Size up the cooking area: While manufacturers might account for warming racks when measuring size, Consumer Reports categorizes grills in three sizes based on cooking area: small/portable, which typically have one to two burners (cooking area 340 square inches or smaller); medium grills, which have two to four burners (340 to 490 square inches); and large (more than 490 square inches), which have three to six burners. Remember, cooking in batches is a simple solution if you have a small grill but are having a large gathering.

Don’t be dazzled by Btu: A grill that has a higher Btu/hr (British thermal units per hour) rating won’t necessarily deliver faster heating or higher grilling temperatures. The figure merely indicates how much gas a grill uses and usually tracks with the number of burners it has and the size of the grill.

Focus on features: Sometimes grills in a company’s line are the same except for a feature or two. Side burners, rotisseries and minifridges are nice extras, but may not be worth the money. Check to see whether the manufacturer sells accessories separately, like rotisserie motors and spits, which can add about $60 to $180 to the price of a grill. When it comes to grates, Consumer Reports recommends stainless-steel or porcelain-coated cast iron cooking surfaces, which should last longer and sear better.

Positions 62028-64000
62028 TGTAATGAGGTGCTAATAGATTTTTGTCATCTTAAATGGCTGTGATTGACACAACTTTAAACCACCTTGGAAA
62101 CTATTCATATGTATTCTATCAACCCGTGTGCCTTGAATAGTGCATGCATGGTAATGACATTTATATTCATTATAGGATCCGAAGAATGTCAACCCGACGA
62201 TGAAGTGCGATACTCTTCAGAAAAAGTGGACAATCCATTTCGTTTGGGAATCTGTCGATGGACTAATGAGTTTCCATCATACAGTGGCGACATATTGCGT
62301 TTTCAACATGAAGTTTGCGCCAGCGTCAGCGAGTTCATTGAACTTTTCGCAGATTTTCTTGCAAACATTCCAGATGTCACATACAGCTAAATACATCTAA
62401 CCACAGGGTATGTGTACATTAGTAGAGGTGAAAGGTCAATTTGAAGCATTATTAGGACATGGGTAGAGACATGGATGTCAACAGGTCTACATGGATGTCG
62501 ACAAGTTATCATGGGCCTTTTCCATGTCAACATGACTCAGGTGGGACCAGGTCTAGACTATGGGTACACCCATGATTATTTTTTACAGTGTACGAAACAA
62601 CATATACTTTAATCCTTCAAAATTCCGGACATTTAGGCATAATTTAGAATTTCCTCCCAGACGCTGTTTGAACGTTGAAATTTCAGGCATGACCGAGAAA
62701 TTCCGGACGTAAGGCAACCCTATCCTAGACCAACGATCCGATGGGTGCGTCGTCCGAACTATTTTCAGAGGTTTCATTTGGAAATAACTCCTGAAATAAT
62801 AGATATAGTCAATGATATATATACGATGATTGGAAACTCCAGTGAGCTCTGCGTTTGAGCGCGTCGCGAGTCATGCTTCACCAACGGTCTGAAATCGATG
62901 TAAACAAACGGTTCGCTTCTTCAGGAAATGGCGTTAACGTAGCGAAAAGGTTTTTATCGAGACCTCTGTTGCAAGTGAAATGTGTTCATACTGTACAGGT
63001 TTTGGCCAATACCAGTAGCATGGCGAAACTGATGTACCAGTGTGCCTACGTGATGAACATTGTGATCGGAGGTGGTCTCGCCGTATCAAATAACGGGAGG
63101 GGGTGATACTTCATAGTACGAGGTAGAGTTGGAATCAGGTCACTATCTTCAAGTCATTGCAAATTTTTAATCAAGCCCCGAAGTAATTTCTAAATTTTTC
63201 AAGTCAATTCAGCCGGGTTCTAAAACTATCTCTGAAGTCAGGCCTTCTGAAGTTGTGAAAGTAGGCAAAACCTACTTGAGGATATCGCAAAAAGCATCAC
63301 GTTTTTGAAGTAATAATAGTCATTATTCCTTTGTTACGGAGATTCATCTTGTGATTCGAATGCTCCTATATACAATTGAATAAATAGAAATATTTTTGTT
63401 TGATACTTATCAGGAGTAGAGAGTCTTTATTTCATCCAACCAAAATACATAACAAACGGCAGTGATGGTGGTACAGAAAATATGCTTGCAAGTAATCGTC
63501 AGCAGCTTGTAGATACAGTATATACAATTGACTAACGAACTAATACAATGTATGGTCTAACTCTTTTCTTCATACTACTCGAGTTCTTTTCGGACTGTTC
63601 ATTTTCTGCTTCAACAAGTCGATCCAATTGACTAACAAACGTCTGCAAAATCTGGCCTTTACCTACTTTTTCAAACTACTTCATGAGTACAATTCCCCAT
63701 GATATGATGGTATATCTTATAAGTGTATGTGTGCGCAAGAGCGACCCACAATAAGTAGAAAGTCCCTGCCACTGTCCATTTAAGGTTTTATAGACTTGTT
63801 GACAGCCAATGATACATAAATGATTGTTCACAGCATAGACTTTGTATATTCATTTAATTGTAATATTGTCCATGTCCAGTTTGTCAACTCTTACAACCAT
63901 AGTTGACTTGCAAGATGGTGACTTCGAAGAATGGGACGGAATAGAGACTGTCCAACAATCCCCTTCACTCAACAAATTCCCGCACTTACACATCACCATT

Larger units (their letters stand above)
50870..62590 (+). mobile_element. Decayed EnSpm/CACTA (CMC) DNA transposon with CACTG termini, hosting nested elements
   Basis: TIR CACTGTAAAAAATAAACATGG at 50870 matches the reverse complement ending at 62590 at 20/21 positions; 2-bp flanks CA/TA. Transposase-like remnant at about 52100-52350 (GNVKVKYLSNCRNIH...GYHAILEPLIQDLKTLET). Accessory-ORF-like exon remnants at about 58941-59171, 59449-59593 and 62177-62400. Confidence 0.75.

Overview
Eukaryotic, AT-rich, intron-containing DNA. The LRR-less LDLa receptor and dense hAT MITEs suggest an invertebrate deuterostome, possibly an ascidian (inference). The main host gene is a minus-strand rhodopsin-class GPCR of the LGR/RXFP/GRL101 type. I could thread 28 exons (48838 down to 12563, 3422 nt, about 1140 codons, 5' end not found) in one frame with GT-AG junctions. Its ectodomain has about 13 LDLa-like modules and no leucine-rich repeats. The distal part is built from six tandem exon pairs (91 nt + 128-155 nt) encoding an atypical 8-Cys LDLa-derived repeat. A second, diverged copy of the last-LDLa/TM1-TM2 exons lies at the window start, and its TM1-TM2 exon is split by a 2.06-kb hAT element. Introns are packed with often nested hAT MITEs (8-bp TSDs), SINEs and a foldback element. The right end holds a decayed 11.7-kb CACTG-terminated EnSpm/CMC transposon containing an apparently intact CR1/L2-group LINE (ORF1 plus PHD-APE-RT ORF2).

Inspect the units: A simple inspection of a grill before purchase can prevent any safety issues. A gentle nudge of the model from several angles will ensure the grill is sturdy, while the grill handles should be far away from the hot lid. Also check for sharp corners and edges on the cart, firebox, lid, and shelves. For stainless steel parts, take a magnet to the store with you. Lower grades of stainless steel are magnetic. Higher grades aren’t and should fight corrosion better.

Consumer Reports notes that smart shopping and proper maintenance will give the grill the longest life possible. The full report and list of Ratings on grills is in the June 2009 issue of Consumer Reports, which is available wherever magazines are sold and online at www.ConsumerReports.org.

JUNE 2009

The material above is intended for legitimate news entities only; it may not be used for commercial or promotional purposes. Consumer Reports(R) is published by Consumers Union, an expert, independent nonprofit organization whose mission is to work for a fair, just, and safe marketplace for all consumers and to empower consumers to protect themselves. To achieve this mission, we test, inform, and protect. To maintain our independence and impartiality, Consumers Union accepts no outside advertising, no free test samples, and has no agenda other than the interests of consumers. Consumers Union supports itself through the sale of our information products and services, individual contributions, and a few noncommercial grants.

SOURCE Consumer Reports